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For the first time, scientists calculate how much CO₂ is being removed from the atmosphere

In a study led by University of Oxford, scientists have calculated for the first time that every year, about two billion tonnes of carbon dioxide (CO₂) are being removed from the atmosphere.

As a reference, the authos estimate the current CO₂ emissions per year from fossil fuels and cement to be around .......... of 36.6 GtCO2.

This means that successful removal would represent slightly over 5% of what is being emitted.

About 99.9% of this CO₂ removal occurs through “conventional means”, such as restoring previously deforested ones, creating new forests, better managing soils and optimize wood usage and products. Basically forests.

On the other hand, representing the remaing 0.1%, we have Carbon Dioxide Removal (CDR), that involves capturing CO₂ from the atmosphere and storing it for decades to millennia on land, in the ocean, in geological formations or in products. Basically carbon capture and storage.

Specially in the developed countries - or countries without much land to restore forests - innovation in CDR has expanded substantially, exemplified by R&D, in patents and capacity investment. And CDR has been subject of increasing public attention.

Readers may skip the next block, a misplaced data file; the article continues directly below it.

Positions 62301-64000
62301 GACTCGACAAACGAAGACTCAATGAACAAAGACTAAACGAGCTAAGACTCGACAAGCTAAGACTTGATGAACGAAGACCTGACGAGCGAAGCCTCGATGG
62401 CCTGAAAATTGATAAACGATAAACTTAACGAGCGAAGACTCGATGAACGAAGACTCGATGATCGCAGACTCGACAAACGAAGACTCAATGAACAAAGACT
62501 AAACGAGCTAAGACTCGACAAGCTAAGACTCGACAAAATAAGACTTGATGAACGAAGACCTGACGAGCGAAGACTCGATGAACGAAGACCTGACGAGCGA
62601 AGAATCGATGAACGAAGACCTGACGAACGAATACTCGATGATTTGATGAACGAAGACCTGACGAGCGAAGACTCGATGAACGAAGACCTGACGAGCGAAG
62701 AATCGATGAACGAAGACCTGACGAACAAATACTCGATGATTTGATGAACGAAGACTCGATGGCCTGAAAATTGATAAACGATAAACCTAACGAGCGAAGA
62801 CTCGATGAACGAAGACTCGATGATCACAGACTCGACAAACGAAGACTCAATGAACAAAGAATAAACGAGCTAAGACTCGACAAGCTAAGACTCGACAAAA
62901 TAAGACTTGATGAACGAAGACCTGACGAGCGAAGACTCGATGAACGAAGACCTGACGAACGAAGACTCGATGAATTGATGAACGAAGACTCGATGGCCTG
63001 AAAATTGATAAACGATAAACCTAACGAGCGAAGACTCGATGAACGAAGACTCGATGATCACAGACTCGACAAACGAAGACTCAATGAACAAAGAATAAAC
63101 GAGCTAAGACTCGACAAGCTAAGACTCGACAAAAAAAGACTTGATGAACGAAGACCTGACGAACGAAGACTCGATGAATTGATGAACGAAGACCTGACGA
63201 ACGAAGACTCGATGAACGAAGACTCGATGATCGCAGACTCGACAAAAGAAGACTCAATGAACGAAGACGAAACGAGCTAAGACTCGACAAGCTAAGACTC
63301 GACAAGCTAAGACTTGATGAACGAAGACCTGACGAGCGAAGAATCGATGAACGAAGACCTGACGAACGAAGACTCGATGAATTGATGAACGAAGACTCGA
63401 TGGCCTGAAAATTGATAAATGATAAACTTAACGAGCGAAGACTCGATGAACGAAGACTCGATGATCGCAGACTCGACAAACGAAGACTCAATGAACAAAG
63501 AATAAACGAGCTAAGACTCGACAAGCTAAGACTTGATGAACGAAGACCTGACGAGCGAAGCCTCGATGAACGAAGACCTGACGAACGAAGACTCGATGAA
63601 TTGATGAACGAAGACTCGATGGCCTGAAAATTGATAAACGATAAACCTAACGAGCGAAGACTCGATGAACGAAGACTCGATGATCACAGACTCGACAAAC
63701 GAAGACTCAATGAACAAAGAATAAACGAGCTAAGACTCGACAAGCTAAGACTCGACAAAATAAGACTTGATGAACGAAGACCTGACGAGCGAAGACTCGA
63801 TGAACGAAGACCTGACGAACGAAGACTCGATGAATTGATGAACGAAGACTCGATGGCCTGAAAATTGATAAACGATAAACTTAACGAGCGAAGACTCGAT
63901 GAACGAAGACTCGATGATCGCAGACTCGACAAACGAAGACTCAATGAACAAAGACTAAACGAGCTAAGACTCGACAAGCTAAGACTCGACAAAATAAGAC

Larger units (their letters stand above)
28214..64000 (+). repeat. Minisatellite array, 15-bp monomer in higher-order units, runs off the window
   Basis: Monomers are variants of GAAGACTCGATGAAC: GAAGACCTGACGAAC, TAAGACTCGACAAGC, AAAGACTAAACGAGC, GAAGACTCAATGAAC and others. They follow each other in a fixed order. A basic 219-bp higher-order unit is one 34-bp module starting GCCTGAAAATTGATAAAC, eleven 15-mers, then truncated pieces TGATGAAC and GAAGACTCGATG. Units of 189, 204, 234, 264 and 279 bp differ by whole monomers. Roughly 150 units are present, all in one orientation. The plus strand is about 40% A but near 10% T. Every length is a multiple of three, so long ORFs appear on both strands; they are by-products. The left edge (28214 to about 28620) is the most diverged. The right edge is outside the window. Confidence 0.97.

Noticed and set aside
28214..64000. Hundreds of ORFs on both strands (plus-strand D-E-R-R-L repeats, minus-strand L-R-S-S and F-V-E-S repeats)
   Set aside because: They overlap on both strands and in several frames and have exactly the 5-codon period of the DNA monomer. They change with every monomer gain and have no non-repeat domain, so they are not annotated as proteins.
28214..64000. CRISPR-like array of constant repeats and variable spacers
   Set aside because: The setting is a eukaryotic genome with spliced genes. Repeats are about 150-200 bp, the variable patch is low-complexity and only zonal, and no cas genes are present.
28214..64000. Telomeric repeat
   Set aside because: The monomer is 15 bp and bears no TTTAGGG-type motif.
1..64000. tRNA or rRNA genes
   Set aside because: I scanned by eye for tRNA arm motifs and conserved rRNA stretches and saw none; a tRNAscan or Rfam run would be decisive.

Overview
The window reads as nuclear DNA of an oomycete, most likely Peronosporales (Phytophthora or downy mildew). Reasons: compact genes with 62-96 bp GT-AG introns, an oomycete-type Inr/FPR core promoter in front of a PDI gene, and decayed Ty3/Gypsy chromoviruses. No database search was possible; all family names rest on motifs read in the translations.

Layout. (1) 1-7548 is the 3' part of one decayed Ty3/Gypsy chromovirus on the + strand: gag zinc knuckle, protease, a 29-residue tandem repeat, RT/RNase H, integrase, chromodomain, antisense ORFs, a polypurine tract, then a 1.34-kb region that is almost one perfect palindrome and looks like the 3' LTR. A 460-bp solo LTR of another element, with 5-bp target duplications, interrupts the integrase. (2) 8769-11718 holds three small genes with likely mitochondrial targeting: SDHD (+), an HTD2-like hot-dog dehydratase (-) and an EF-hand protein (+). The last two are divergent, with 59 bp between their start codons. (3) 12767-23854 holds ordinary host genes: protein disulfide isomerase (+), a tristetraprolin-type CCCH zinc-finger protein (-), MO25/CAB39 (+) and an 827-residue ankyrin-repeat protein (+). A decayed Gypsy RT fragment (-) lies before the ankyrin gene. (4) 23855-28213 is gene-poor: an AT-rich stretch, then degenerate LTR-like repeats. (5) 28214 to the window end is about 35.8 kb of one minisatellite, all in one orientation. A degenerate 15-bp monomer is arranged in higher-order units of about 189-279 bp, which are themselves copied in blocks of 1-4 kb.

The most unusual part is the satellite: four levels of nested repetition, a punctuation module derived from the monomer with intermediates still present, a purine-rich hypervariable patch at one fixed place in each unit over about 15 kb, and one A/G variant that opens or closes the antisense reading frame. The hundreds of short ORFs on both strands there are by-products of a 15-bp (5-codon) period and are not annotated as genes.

Last December, the US Department of Energy committed $3.7 billion (€3.4bn) to finance CO₂ removal projects. The European Union, meanwhile, aims to capture five million tonnes of CO2 annually by 2030. And in 2022 we also had news about the "OPEC for rainforests", congregating Brazil, Indonesia and the Democratic Republic of Congo (DRC).

"We are still at the very start", adds co-author Jan Minx, of the Mercator Research Institute on Global Commons and Climate Change in Germany.

Click at the image below to access the portal were you can read other "Key messages" and donwload the 1st. edition of the report "The State of Carbon Dioxide Removal" (graphs and schemes are great !). CDR data is also available for download.

Report was a collaboration led by Stephen M Smith (University of Oxford), Oliver Geden (German Institute for International and Security Affairs, SWP), Jan C Minx (Mercator Research Institute on Global Commons and Climate Change, MCC) and Gregory F Nemet (University of Wisconsin-Madison).


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“Nothing in life is to be feared, it is only to be understood. Now is the time to understand more, so that we may fear less.”

“I am among those who think that science has great beauty”

Madame Marie Curie (1867 - 1934) Chemist & physicist. French, born Polish.

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